In the summer of 2002 Emma and I took an isolated house in a small inlet along Bertraghboy Bay between Cashel and Roundstone in Connemara. There was electricity and running water, albeit of a peaty brown, but no mobile phone coverage. Evenings involved cards, glasses of Paddy whisky and long watches through the window as the cormorants dried their wings and seals’ heads broke water. Then, one evening in Boulger’s Bar a rumour spread that U2 were visiting their Cashel bolt-hole just along the shoreline from our house…
ROS RUA: Looking for U2
And word came down from Boulger’s Bar:
Bono, The Edge, those shades, that stetson hat,
buying two bags of groceries from the shop
next door. An Audi TT kicking gravel into
Cashel Bay and heading down the mile
of rocky track towards Ros Rua.
For me behind binoculars, stretched along
the dry-stone wall, the music clinched it.
Wired to the sky like summer smoke,
a melody ascended, needle thin, undefined,
above the low-pitched mossy roof into
the afternoon. (I see them wedged in primitive
splendour: Bono, the Edge on a broken sofa;
Mullen, Clayton, heads together, tracks
mixed onto laptop, a picture window
open to the pale sun, the breathing sea).
Stalked by gulls, mobbed by gorse, I crawled
like a lone commando down where the fields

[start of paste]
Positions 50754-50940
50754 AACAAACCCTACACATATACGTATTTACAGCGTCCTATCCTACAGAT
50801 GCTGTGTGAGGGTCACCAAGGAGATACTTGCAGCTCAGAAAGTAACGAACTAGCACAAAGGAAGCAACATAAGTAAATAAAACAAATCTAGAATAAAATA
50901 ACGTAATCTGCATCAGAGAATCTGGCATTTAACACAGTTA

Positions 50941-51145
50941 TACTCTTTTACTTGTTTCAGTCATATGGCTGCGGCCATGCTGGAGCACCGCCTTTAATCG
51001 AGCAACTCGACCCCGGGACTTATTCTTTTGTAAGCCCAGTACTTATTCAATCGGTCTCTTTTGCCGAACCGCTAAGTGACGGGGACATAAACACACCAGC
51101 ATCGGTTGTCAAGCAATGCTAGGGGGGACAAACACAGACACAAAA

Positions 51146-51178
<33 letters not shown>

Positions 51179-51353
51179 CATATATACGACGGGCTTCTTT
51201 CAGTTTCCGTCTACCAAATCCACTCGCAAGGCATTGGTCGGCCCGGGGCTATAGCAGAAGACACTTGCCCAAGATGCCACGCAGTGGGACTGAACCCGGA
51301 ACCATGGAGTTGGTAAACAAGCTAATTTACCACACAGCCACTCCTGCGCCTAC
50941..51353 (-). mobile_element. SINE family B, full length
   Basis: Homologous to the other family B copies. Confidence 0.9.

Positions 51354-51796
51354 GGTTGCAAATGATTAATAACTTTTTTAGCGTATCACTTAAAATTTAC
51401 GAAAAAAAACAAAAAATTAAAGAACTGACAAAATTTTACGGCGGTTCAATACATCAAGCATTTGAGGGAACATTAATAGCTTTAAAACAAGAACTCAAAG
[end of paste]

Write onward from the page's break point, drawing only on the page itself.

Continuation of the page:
broke cover over rocks, down where the swallows
stitched the sky to water. Voices crooned
in the telephone wires, a heartbeat away
from the green front door. (Bono, The Edge,
a bottle of Mouton Cadet blanc between them;
Mullen trailing a pensive finger round the rim
of a crystal glass, Clayton watching
the bobbing seals in Bertraghboy Bay).
And then the door swung wide
and the music bloomed like a tin flower:
John McCormack singing The Rose of Tralee.
And a four-square farmer’s wife came stepping
high over the tussocks, scarved and booted,
ringing a bucket like a broken bell.
And she’s singing too, singing in a wild
soprano, keen as the edge of a spinning
slate, plaiting her voice around McCormack’s
skinny tenor, scattering the gulls and lifting
a fishing heron out of the shallows
and into the all-accommodating sky.
From ANCIENT LIGHTS.